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New Year, New Car!

PFCU Credit Union Helping Me in 2023

Buying a new car can be so exciting! But it’s also a complex process. If you don’t plan correctly, you could end up overpaying thousands of dollars or being trapped in a long-term relationship with a vehicle you don’t like. Below are 10 mistakes that car buyers often make when searching for a new ride:

  • Spending more than necessary. Every dollar you spend on a car is money that you can spend on something else (or save). An excessive car payment may also mean trouble later, especially if your employment or car insurance situation changes. 
  • Buying based on monthly car payment rather than total cost of ownership. A seemingly affordable monthly car payment does not include additional costs such as interest, insurance, gas, and maintenance. A longer loan may mean that you owe more than your car is worth.
  • Not having your financing ready. Know in advance what you can afford and shop local banks and credit unions for the best loan deal before you shop for the car.
  • Not researching your purchase. There's no reason to shop for a car without a target price, buy a car that's a known clunker, or to be surprised by fuel, insurance or depreciation costs after the purchase.
  • Skipping the test drive. It happens all the time - people buy a car that they will own for years without taking a test drive. Or they just drive the car around the block. Make sure the car meets your expectations in a variety of driving conditions.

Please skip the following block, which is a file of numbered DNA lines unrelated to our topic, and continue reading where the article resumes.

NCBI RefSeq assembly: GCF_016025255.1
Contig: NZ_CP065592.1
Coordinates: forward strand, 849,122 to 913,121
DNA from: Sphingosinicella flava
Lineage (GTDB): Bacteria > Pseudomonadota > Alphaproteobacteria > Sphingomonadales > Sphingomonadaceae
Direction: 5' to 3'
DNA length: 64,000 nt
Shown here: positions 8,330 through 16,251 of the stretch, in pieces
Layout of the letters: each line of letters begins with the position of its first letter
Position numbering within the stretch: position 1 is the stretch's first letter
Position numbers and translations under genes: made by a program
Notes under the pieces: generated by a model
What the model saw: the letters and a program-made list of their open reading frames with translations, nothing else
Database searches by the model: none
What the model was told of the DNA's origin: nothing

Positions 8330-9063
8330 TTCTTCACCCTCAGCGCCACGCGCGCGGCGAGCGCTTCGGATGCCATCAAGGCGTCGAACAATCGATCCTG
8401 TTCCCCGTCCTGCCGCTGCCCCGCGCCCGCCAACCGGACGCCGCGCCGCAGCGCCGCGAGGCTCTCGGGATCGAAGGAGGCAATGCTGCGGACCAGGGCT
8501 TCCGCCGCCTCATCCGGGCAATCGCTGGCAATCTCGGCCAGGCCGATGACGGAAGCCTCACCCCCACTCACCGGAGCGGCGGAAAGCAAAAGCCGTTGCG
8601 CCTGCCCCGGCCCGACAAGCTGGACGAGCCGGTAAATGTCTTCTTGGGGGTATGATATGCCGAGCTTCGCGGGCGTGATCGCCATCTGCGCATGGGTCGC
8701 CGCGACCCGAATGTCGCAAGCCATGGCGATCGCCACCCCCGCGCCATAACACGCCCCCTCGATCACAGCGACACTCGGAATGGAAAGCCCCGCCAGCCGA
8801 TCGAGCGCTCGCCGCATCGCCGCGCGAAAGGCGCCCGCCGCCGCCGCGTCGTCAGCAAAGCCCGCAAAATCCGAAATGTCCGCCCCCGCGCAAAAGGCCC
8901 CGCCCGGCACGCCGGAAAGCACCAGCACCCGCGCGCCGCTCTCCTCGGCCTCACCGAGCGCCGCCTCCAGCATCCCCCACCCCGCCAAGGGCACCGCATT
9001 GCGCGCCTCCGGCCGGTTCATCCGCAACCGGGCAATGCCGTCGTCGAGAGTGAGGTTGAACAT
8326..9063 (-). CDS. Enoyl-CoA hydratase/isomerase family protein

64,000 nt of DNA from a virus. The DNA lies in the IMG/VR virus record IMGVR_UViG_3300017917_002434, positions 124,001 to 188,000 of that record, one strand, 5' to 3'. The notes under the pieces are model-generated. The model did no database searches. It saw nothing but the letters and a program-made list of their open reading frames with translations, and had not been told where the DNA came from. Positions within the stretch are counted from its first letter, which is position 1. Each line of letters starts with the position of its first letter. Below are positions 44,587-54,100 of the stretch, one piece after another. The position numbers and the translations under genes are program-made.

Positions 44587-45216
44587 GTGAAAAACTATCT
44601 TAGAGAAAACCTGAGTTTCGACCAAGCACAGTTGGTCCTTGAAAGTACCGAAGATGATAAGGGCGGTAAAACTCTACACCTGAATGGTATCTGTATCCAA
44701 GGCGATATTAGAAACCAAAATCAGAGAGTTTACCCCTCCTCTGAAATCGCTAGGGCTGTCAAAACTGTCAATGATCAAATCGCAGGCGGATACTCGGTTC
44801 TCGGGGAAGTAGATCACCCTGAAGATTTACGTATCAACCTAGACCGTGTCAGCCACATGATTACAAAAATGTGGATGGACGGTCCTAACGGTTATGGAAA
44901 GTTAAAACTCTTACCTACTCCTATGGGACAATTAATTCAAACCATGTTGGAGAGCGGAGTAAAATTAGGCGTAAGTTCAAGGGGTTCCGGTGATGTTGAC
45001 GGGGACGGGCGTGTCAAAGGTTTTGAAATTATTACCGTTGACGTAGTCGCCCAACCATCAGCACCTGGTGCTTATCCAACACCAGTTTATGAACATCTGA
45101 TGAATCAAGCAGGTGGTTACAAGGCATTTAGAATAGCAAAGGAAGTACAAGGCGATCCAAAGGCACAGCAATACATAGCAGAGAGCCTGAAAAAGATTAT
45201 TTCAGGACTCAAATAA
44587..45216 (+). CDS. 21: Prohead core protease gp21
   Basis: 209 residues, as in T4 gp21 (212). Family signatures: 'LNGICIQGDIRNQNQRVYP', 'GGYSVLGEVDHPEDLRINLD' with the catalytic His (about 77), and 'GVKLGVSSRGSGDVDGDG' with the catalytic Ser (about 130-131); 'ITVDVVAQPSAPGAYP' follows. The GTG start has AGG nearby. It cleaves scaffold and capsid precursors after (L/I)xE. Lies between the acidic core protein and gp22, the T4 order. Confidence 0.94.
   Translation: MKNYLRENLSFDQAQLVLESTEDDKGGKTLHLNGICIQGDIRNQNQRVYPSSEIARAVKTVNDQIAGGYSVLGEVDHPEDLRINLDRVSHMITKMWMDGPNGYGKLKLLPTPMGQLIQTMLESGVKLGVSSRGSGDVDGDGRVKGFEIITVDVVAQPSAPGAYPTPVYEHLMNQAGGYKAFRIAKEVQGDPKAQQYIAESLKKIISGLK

• Not performing a mechanical check of used cars. A mechanical inspection can give you more information about potential expenses you may incur sooner than later (new brakes for example). A mechanical inspection may also give you the knowledge you need to negotiate a better deal.
  • Impulse buying. Being pressured to make a purchase on the spot is a great way to pay too much for a car. At the very least, take a night to consider your purchase and an hour or two to call around to other dealerships to get prices for similar cars.
  • Trading in your car rather than selling it yourself. Whether or not saving money is worth the time and effort of selling your car independently is a decision only you can make. If you are considering trading in your car, you can also ask for two price quotes – one including the trade in and one not. Then you’ll see the actual price you’re getting for your old car.
  • Forgetting that buying a car is a financial, not emotional, decision. You may absolutely love one particular car, but is it the best financial decision for you? Even if you find a car you love, take a night to sleep it over before making your decision - chances are it will still be there tomorrow.
  • Getting an insurance quote after buying the car. Insurance rates can vary considerably between cars. High rates may also cause you to skimp on coverage that you would need in the event of an accident. Get insurance quotes before shopping.